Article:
Premier John Brumby launched the Australian state of Victoria’s Electric Vehicle Trial, with more than 50 organizations and 180 households to participate in the five-year, A$5-million (US$4.9-million) trial. (Earlier post.)
About 60 vehicles will be used in the trial and have been provided by Blade Electric Vehicles, Toyota, Mitsubishi, Nissan and EDay Life. Public charging infrastructure will be supplied by Better Place, ECOtality and ChargePoint; infrastructure for households will come from these companies and DiUS Computing. All the vehicles in the Electric Vehicle Trial will run on AGL GreenPower, which is 100% renewable energy.
Our Government is committed to making this state an electric vehicle friendly place and we understand how important cleaner, greener and innovative travel options are to Victorians. The Electric Vehicle Trial will create real-life conditions by testing how drivers, vehicles, plug-in charging infrastructure and the electricity network will work in everyday situations.
This is a real-world test of how these vehicles will operate in Victoria and that means we need Victorians to use electric vehicles and report back on their experiences. This is an exciting opportunity for people to be part of the development of low-emission transport options as we look for new ways to cut carbon emissions and provide greener travel.—Premier Brumby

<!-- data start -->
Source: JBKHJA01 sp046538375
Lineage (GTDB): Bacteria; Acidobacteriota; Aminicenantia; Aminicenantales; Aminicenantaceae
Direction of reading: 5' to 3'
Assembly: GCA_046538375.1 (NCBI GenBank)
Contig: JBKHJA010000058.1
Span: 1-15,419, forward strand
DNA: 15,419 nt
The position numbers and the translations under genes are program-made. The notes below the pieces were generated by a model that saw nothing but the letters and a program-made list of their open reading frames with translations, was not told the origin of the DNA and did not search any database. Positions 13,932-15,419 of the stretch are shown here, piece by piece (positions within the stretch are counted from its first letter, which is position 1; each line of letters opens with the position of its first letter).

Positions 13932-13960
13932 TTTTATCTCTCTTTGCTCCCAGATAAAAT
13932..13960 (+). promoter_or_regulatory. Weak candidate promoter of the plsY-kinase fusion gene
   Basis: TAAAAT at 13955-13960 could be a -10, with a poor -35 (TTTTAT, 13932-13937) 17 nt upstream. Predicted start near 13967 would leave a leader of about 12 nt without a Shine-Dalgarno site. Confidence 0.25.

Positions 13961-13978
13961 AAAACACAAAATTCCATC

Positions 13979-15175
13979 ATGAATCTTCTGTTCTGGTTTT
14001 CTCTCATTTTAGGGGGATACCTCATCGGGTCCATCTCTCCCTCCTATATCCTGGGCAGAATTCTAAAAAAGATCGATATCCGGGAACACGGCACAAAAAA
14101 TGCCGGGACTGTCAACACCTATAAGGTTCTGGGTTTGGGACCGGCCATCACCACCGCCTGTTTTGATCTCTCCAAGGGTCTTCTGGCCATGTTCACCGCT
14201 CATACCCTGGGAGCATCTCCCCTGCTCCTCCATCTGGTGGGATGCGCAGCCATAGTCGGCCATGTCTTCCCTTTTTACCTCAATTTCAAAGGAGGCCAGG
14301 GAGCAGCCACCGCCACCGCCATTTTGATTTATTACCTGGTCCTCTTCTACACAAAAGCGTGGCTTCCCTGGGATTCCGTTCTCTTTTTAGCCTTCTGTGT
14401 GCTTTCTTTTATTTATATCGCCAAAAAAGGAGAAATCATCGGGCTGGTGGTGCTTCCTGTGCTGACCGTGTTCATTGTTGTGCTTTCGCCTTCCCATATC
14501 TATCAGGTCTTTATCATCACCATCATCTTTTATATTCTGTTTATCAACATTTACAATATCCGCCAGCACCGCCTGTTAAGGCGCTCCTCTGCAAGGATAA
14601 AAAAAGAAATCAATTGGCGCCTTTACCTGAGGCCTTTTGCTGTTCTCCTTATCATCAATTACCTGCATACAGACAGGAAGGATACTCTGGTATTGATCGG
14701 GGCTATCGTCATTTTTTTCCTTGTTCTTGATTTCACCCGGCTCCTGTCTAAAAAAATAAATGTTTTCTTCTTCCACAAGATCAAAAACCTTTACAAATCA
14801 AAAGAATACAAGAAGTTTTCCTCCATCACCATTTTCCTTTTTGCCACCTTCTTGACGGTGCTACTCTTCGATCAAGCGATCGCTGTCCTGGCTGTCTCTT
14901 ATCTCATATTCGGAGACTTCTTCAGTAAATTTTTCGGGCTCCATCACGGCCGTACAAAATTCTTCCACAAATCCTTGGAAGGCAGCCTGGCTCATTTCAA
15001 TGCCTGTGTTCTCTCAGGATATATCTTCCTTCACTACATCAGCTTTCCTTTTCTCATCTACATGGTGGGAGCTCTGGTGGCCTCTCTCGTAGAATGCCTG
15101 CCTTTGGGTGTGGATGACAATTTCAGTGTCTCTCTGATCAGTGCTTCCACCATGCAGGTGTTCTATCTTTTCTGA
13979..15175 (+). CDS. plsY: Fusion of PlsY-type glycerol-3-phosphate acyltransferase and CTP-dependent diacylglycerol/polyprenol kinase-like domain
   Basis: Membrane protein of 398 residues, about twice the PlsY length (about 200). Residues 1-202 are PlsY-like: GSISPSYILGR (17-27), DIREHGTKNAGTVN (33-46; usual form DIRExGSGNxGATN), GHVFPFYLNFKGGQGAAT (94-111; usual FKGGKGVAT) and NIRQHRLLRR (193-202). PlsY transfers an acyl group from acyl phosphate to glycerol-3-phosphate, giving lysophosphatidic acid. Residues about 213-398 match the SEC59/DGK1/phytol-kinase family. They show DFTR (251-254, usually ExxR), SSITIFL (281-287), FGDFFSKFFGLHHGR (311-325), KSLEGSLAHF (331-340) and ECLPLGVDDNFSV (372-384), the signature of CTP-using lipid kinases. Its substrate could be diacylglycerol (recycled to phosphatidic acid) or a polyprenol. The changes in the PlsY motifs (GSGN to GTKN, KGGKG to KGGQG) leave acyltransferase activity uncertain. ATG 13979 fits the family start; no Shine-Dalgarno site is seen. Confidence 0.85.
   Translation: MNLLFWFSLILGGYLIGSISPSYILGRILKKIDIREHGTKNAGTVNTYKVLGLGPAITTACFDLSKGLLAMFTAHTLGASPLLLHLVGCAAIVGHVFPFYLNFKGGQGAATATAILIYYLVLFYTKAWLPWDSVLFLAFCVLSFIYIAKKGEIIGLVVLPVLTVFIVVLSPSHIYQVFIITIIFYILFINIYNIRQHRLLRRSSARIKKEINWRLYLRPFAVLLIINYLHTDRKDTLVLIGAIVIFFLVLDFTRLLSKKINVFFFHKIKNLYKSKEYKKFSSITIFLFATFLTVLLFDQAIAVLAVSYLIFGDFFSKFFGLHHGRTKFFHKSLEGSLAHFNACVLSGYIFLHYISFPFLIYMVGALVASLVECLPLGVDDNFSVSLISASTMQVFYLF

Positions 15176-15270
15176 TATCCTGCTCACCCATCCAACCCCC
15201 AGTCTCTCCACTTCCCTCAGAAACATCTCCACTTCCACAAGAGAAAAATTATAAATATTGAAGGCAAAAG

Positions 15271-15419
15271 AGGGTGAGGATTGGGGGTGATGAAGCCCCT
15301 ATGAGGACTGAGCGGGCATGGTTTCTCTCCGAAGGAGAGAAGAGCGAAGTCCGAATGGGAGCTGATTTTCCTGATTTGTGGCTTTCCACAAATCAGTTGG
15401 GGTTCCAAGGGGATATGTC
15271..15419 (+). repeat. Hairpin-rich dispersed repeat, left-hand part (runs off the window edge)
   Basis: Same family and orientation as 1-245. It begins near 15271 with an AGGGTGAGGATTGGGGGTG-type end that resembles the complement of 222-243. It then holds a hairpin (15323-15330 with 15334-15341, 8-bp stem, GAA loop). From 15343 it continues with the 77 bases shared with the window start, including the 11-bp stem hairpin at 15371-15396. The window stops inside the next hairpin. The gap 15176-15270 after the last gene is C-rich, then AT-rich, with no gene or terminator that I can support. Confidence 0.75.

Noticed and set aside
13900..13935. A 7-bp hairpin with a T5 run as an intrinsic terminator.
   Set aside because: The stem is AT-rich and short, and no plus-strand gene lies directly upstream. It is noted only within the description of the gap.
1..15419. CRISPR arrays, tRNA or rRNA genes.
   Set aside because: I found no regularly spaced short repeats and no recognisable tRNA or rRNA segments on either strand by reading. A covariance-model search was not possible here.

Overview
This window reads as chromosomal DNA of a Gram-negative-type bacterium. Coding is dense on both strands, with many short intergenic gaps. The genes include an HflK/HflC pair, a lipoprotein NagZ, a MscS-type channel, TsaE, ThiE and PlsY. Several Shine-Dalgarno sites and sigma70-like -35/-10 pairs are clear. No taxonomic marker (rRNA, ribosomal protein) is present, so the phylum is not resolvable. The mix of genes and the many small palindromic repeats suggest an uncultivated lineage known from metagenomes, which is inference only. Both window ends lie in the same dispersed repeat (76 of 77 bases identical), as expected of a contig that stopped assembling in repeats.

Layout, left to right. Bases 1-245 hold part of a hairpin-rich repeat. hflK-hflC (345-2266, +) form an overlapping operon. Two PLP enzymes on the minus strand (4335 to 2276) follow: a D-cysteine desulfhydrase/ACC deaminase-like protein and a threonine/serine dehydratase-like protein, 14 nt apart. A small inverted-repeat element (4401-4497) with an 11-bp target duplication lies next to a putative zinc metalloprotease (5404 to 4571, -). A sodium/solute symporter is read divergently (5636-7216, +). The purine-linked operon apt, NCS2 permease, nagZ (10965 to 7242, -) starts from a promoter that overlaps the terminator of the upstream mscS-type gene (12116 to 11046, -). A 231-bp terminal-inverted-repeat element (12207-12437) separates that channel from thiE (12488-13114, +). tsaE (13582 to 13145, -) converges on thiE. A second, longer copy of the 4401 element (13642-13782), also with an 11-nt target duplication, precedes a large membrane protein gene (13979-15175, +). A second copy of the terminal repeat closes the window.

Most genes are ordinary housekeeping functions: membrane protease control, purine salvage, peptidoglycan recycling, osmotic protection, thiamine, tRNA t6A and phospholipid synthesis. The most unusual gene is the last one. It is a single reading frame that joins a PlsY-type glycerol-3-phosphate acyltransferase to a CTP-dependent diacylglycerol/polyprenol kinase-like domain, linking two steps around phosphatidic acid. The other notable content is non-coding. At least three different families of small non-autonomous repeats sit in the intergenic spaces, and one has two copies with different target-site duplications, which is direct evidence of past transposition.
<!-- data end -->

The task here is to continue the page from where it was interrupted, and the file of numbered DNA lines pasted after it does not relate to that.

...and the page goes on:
Most of the vehicles will be small passenger cars, placed into households and commercial and government fleets. Some electric light commercial vehicles will be used in freight fleets. The trial will also look at electric two-wheelers , as well as include some locally manufactured electric vehicle conversions.
Households for the trial will be selected through an application process which will run annually to 2012 through the RACV website. Fleets have already joined through an invitation to participate process at the start of 2010. As far as possible, fleets and households will be close to each other so that charging infrastructure is accessible to both.
Roads and Ports Minister Tim Pallas said the trial was about finding new ways of making electric cars more efficient and practical for Victorian families and roads.
The vehicles will rotate between households and fleets for three months at a time, with the trial to look at their experiences and what type of charging infrastructure is needed. We will provide the vehicle charging point and pay for insurance, while the households will pay the cost of electricity, which will be less than you would pay for petrol.—Minister Pallas
A survey of the trial participants indicates that over the life of the trial 500 new jobs will be created, bringing in excess of A$43 million of investment to the state. As part of the Climate Change White Paper Action Plan, the Victorian Government will also provide additional support to encourage local design and manufacture of innovative electric vehicle technologies.
The trial will look at the overall economic impact of the electric vehicle market in Victoria. It will use lessons from the trial to predict what Victoria’s electric vehicle future might look like. It will also consider what kinds of policies would make Victorians more interested in driving an electric car.